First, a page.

Post-postmodern Urban Architecture Based On Jacques Lacan’s Three Orders


Farshad Mafakher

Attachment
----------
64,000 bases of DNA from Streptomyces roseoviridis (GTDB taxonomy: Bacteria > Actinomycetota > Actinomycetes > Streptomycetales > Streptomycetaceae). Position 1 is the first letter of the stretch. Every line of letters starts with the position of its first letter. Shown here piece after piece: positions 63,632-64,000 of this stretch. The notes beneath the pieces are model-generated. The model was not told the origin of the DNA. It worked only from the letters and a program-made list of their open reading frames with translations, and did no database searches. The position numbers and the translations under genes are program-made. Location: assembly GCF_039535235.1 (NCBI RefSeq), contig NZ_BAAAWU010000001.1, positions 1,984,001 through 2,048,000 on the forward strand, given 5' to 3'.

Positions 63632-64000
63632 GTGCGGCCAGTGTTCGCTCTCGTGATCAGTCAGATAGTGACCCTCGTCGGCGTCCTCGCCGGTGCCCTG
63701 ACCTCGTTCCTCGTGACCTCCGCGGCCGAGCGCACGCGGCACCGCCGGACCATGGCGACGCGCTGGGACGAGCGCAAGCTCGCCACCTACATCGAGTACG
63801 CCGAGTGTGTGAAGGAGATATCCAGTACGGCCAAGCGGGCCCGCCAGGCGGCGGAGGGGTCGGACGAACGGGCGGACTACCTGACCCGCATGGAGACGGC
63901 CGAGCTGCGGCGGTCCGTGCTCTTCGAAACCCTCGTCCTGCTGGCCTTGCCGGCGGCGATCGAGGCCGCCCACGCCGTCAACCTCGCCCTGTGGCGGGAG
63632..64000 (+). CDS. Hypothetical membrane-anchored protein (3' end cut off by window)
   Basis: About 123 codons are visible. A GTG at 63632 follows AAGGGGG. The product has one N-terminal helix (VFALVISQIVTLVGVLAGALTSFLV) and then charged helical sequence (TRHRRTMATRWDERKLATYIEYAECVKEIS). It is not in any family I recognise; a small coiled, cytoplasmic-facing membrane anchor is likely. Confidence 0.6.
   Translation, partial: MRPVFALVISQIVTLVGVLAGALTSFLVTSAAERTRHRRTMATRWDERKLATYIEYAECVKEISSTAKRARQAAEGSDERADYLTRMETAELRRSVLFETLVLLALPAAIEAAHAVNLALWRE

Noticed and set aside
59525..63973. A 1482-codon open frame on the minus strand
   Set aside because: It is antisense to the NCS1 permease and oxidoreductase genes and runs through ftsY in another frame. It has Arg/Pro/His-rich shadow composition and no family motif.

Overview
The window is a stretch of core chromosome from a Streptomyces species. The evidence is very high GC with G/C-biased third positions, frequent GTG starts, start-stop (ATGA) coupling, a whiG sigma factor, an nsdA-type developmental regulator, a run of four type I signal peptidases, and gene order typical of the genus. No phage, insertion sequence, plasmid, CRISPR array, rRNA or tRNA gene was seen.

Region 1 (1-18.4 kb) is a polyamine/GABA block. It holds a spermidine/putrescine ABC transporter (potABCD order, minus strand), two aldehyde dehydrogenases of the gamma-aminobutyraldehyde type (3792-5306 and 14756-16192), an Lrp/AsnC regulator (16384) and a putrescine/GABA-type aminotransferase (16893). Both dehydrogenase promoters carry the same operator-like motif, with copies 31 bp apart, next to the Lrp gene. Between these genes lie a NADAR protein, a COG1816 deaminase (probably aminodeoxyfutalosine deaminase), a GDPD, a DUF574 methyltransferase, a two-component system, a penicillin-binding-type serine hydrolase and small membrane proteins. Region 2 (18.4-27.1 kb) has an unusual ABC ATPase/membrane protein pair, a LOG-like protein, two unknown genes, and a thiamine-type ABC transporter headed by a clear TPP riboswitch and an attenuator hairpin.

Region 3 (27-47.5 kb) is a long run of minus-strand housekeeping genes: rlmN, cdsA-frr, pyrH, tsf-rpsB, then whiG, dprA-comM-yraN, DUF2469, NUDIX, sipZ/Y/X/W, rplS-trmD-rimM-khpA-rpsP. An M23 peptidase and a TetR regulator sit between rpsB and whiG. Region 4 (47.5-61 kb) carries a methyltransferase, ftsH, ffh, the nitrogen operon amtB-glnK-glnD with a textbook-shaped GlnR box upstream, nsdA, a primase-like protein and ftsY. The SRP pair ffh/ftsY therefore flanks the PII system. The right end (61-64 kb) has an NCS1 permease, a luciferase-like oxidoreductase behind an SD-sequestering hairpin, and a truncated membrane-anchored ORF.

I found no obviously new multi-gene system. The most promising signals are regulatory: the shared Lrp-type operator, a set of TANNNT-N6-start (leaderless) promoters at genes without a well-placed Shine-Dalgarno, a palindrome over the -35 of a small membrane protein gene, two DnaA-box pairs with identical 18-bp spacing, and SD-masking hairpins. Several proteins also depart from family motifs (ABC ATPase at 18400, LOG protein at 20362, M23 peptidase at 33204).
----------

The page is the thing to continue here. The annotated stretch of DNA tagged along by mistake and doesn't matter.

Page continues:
Developments in modern architecture coincided with developments in scientific and aesthetic approaches of modern time with modernity demanded in all scientific fields. Aesthetic views in modern architecture tended toward clear and simple ways of viewing, therefore it was brought to visual brevity and urban scales and details were created in buildings and urbanism. Visual brevity and its interaction with time and pace in the course of changing views at the time of evolution of modern architecture and romantic thoughts date back to nineteenth century, revealing naturalistic architecture pinnacle in architectural works. Visual brevity prioritized destination with no slightest doubt and the architect’s image (the imaginary) evolved in modern architecture. On the other hand, through environmental same-concept with living organism of nature, visual brevity created organic architecture. The criticism of postmodernism, compared with modernism, considered premodernism forgotten images, discussing time and pace in modern criticism in terms of concentrated, deconcentrated or skipping human and followed deliberative time and pace to evaluate architecture and urbanism works, the inspiration of which was the architect’s postmodern images. Postmodern symbolism (the symbolic) stemmed from forgotten memories. Regarding this, with a closer look, modern and postmodern developments are analyzed considering Jacques Lacan’s three orders. Post-postmodern realism (the real) toward a vague non-sense world in real world is the aesthetics particular of this era. Lack of same- concept in this type of aesthetics resulted in lack of a clear specification source. Hence, continuous research is required.


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